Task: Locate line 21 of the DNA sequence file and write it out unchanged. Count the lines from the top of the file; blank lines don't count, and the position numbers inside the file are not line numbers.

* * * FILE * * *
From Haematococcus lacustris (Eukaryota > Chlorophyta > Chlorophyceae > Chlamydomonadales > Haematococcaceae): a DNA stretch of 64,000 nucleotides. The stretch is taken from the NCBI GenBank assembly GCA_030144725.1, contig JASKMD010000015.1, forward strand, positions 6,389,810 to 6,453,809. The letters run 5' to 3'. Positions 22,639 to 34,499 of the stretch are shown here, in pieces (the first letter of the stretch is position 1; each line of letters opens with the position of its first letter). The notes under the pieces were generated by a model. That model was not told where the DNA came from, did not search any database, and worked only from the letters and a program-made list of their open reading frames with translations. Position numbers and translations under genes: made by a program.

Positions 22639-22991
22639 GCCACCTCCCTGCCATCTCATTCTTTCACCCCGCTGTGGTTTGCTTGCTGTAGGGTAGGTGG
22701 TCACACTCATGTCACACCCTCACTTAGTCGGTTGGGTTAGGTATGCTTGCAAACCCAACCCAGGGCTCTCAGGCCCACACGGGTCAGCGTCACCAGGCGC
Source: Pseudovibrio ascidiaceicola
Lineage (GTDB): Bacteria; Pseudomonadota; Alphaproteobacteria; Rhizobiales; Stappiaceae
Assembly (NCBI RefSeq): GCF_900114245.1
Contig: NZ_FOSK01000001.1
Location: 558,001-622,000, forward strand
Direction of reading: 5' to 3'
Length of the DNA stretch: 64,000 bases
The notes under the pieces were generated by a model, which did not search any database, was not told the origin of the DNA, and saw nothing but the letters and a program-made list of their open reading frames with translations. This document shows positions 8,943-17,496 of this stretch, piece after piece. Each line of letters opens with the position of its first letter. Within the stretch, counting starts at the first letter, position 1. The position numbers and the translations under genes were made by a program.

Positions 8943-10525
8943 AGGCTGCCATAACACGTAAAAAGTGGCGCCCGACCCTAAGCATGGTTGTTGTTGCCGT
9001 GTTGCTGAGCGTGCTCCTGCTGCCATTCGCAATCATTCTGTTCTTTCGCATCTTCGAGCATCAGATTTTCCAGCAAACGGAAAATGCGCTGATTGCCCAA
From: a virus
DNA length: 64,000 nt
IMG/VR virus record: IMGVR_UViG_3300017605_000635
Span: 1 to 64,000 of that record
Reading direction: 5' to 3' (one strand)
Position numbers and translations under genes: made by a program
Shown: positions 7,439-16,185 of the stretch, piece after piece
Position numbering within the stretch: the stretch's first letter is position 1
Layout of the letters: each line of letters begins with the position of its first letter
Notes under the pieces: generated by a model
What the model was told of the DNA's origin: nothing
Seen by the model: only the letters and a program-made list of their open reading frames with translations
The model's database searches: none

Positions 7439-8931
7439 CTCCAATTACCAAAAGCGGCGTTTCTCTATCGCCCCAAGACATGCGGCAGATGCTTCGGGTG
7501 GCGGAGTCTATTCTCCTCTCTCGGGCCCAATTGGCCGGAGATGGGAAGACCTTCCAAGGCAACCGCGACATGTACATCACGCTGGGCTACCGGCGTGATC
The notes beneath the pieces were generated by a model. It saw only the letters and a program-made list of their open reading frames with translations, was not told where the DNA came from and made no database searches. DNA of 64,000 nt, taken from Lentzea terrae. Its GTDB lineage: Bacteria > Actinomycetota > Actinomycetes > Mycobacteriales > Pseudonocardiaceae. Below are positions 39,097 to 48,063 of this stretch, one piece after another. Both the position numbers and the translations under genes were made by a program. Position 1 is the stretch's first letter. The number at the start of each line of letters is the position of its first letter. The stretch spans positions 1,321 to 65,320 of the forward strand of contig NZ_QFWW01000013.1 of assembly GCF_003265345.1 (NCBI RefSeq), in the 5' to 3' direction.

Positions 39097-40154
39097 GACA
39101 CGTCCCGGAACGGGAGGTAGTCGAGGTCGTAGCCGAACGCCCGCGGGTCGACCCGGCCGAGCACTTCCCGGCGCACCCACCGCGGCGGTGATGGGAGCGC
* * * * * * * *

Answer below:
Position numbers and translations under genes: made by a program